In addition to the 2012 season, the Thomson Spirit is due to call in early September, a vessel with a 1,250 passenger capability.

Below is the 2012 cruise call list

Quest for Adventure, 8th May

Arion, 26th May

Discovery, 28th May

Silver Explorer, 31st May

Marco Polo, 4th June

Ocean Countess, 5th June

Seven Seas Voyager, 7th June

Silver Cloud, 8th June

Saga Sapphire, 4th July

Quest for Adventure, 9th July

Marco Polo, 16th July

Deutschland, 20th July

Hebridean Princess, 21st August

Thomson Spirit, 6th September

Published in Cruise Liners
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Dun Laoghaire Harbour Information

Dun Laoghaire Harbour is the second port for Dublin and is located on the south shore of Dublin Bay. Marine uses for this 200-year-old man-made harbour have changed over its lifetime. Originally built as a port of refuge for sailing ships entering the narrow channel at Dublin Port, the harbour has had a continuous ferry link with Wales and this was the principal activity of the harbour until the service stopped in 2015. In all this time, however, one thing has remained constant and that is the popularity for sailing and boating from the port, making it Ireland's marine leisure capital with a harbour fleet of over 1,200-1.600 pleasure craft.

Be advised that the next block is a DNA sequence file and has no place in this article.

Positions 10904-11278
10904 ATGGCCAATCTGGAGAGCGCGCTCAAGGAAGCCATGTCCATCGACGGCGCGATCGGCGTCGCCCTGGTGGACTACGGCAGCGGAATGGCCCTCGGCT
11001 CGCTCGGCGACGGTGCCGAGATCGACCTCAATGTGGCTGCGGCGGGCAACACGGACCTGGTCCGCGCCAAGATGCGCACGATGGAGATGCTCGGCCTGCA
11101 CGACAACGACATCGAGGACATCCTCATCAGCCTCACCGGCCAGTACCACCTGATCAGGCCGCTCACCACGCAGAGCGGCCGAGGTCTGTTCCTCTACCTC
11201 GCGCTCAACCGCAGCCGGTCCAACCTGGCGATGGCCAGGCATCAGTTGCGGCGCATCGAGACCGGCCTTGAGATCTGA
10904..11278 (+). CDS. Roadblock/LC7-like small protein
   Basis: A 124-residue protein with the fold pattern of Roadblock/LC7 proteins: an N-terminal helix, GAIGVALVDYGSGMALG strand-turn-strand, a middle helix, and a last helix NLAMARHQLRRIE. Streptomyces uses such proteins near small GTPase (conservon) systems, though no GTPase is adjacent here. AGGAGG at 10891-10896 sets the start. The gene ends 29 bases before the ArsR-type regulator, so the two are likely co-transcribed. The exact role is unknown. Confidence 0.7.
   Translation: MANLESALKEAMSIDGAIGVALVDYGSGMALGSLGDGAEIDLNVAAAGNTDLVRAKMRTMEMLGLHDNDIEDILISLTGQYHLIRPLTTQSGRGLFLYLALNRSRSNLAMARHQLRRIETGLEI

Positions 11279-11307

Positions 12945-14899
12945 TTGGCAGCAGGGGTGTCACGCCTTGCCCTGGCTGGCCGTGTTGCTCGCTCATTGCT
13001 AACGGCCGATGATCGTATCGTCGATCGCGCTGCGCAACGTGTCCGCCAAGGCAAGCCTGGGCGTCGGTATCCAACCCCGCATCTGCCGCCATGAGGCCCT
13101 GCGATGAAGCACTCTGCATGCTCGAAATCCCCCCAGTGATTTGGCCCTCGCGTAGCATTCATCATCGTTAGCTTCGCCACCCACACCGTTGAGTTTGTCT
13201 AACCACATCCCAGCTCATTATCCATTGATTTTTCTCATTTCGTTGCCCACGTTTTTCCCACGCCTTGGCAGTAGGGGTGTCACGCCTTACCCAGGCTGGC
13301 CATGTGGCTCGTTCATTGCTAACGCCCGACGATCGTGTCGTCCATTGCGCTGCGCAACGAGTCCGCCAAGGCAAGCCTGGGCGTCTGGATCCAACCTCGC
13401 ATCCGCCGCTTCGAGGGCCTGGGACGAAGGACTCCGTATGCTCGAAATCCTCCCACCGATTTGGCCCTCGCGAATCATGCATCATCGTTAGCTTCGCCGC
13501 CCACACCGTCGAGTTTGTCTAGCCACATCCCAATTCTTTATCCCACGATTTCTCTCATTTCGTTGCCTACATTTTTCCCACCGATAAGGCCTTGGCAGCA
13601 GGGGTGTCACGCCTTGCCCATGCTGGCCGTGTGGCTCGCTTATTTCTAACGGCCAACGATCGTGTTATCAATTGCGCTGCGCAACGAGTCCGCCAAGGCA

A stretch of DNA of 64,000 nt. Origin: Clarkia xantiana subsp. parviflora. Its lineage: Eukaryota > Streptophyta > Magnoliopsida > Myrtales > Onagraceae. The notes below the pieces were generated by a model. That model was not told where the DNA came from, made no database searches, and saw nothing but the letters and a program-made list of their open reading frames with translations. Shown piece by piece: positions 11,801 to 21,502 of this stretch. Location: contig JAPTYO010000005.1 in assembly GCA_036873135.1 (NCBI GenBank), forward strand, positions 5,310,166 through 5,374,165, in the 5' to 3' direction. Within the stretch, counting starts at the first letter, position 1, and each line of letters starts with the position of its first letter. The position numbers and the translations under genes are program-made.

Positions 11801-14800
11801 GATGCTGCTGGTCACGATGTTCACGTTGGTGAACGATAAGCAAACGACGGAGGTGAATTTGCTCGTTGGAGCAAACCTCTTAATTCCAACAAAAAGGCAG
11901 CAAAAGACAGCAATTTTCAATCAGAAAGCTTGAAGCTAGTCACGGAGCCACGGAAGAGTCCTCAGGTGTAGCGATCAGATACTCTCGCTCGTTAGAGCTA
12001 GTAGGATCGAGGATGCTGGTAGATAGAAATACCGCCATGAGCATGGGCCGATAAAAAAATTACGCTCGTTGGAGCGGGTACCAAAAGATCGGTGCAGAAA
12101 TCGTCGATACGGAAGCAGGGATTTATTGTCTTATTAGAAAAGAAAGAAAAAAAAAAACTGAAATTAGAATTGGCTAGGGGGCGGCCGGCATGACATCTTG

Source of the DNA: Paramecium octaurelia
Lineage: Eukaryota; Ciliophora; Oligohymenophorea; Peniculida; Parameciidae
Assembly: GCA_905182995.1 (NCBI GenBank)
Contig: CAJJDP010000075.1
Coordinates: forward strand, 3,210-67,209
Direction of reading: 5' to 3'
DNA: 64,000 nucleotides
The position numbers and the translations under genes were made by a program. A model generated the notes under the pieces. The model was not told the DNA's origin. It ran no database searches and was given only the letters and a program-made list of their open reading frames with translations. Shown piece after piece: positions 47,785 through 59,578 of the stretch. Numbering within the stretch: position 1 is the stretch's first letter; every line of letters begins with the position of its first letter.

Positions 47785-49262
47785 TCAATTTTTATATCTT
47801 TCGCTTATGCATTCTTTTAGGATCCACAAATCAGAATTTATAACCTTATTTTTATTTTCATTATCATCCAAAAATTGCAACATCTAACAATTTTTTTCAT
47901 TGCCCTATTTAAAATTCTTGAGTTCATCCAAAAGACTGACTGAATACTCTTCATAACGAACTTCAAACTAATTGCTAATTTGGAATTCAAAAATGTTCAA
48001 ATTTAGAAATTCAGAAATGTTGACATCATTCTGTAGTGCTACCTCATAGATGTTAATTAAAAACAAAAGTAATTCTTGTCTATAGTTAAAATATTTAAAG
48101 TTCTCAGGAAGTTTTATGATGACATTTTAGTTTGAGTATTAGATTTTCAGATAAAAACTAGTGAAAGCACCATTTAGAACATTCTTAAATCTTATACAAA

Where is Dun Laoghaire Harbour located?

Dun Laoghaire is a Dublin suburb situated on the south side of Dublin Bay, approximately, 15km from Dublin city centre. 

What length are Dun Laoghaire's Piers?

The east and west piers of the harbour are each of 1 kilometre (0.62 miles) long 

What are is enclosed by Dun Laoghaire's Piers?

The enclosed area is 250 acres or one square kilometre

What width is Dun Laoghaire Harbour Entrance?

The harbour entrance is 232 metres (761 ft) across from East to West Pier

What are the GPS Co-ordinates for Dun Laoghaire Harbour?

53.3024° N, 6.1264° W

What public facilities are on offer at Dun Laoghaire Harbour?

  • Public Boatyard
  • Public slipway
  • Public Marina

What organisations are based at Dun Laoghaire Harbour?